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Monday, May 27, 2024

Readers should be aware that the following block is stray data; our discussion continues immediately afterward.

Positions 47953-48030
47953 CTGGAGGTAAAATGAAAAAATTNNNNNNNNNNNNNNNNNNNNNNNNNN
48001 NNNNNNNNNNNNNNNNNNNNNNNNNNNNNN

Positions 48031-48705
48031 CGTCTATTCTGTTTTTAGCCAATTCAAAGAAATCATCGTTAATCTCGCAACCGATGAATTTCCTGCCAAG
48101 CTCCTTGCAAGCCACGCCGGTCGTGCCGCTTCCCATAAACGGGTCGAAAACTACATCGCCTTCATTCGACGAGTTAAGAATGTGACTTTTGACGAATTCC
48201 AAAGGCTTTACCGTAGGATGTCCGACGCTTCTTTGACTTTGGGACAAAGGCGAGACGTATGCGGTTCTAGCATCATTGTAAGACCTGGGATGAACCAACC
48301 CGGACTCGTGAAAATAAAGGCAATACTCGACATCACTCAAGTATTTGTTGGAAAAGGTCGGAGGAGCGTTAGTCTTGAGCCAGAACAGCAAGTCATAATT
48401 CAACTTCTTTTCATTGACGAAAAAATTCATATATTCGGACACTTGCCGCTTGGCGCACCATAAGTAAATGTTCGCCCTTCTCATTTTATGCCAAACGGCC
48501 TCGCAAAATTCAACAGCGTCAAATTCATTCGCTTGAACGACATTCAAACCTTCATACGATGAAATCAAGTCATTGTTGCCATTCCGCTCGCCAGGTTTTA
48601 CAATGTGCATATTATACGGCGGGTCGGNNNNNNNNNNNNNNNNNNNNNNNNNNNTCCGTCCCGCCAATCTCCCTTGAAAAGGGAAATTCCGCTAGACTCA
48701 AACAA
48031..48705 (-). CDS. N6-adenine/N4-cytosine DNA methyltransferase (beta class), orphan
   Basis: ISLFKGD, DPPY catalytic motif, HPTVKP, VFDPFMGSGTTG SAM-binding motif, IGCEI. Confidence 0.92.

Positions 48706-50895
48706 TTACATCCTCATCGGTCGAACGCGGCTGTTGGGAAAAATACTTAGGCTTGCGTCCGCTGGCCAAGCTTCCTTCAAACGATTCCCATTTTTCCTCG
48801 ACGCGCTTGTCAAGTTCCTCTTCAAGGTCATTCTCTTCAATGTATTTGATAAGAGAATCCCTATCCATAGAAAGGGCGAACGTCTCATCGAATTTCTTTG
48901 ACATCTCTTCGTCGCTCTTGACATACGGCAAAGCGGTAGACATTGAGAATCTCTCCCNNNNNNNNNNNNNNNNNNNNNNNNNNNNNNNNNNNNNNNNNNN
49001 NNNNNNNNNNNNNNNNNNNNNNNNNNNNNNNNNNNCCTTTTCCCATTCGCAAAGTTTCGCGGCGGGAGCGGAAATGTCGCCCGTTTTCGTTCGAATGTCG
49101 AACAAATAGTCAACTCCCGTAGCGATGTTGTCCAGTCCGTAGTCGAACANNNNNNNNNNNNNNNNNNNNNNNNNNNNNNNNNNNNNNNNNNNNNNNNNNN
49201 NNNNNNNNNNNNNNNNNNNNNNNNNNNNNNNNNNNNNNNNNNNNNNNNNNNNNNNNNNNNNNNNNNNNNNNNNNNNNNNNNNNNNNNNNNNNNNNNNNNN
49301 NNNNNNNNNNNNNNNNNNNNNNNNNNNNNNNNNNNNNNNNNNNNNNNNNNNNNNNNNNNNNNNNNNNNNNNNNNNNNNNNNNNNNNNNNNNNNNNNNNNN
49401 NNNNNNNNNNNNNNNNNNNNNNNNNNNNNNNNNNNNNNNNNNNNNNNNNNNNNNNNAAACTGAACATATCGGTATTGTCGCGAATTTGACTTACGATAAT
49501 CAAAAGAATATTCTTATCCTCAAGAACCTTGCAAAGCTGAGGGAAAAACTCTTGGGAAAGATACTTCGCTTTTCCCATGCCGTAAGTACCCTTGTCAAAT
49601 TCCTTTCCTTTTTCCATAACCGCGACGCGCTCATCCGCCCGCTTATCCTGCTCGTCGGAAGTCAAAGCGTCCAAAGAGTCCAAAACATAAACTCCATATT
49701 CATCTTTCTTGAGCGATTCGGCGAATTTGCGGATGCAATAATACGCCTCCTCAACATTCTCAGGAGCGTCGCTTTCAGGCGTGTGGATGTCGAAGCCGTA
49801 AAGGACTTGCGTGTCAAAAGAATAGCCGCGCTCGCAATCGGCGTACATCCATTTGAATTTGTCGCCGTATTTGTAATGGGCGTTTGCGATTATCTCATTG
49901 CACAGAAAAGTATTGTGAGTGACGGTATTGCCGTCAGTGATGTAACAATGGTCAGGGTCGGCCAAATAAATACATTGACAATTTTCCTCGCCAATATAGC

The Observer

Stop listening to Holocaust deniers